A fast and efficient image enhancement technique that was originally applied to improving monochrome microscope images has proved itself equally effective at the other end of the scale – sharpening details on color images of distant galaxies produced by the Hubble Space Telescope. Its effectiveness at cleaning up images from outer space (before and after pics appear right) was a welcome surprise to mathematician Alfred Carasso, from the National Institute of Standards and Technology (NIST), where the technique was developed.
Carasso explained that blurring can be thought of as a set of mathematical operations that are applied to every point in an image which result in that point being spread out and diffused. But if the blurring function can be identified down to the exact set of operations involved, the blur can be removed by delicate numerical manipulation. While it sounds simple, in practice it is much more difficult, as many things can contribute to blur – motion of the object, motion of the imager, irregularities in the optics and atmospheric effects.
Back in 2001, Carasso developed a technique – the APEX method – as a general solution to a specific limited class of blur: blur that is symmetric and has certain other mathematical characteristics. APEX is based on a major simplifying assumption that makes it fast and “blind” – that is, it doesn’t need to “know” the underlying point spread function in advance, but rather deduces it from the image.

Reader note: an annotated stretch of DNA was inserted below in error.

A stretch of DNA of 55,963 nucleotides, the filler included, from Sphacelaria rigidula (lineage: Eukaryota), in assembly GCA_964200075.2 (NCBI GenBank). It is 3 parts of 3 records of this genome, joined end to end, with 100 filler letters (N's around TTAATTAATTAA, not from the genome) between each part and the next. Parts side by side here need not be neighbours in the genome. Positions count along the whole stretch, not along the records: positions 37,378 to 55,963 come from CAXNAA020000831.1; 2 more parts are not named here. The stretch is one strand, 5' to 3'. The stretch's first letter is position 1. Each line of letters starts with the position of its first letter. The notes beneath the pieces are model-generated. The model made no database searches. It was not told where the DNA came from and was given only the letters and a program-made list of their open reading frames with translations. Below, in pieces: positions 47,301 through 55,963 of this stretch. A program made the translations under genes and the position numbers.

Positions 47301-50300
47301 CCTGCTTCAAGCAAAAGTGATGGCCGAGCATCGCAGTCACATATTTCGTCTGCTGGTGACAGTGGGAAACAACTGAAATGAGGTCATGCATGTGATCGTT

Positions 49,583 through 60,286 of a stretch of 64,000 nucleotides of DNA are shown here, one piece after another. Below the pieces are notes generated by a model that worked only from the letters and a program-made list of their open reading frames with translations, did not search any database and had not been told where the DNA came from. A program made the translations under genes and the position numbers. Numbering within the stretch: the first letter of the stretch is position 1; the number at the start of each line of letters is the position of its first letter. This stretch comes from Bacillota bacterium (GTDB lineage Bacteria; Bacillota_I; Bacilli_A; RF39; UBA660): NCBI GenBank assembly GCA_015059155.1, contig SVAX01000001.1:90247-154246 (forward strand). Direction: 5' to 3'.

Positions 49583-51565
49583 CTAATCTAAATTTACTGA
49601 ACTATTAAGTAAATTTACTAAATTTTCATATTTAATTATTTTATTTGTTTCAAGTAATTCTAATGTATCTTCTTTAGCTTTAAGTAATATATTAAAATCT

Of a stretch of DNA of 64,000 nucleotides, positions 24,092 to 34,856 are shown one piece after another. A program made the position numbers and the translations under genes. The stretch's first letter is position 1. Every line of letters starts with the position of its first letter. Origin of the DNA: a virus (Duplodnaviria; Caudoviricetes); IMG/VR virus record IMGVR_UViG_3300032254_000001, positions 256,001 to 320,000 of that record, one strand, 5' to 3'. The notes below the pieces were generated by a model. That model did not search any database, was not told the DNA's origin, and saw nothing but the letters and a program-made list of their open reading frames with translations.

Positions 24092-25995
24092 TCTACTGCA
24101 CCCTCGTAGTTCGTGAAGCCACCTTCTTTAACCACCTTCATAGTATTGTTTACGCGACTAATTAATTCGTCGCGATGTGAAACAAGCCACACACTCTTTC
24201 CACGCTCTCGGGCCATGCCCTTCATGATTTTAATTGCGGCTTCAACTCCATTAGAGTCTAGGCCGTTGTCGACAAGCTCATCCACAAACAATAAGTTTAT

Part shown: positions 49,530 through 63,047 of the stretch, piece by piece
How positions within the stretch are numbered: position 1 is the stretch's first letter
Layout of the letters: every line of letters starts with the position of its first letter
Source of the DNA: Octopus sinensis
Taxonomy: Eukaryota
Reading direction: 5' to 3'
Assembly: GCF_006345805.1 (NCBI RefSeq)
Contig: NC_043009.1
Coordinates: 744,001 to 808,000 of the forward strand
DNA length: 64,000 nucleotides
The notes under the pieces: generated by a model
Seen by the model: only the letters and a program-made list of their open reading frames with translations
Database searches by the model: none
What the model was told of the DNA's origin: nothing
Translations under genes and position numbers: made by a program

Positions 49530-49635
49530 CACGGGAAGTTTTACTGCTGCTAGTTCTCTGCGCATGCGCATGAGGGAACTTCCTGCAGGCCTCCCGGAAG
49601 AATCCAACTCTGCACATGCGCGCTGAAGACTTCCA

The simplifying assumption doesn’t make it suitable for all types of images and APEX was originally limited to deblurring monochrome images from scanning electron microscopes. But Carasso decided to try applying APEX to color images from the Hubble Advanced Camera for Surveys, even though deblurring color images is even more involved, as the (still unknown) point spread function can be different for different color components.
But the results were stunning, as APEX successfully detected and corrected unusual optical blurring functions in several astronomical images and delivered strikingly enhanced versions of well-known Hubble images, including the Whirlpool and Tadpole galaxies. “There is an element of luck in scientific research,” Carasso says, “sometimes a simple formulation, based on the right intuition, works out a lot better than you ever expected.”
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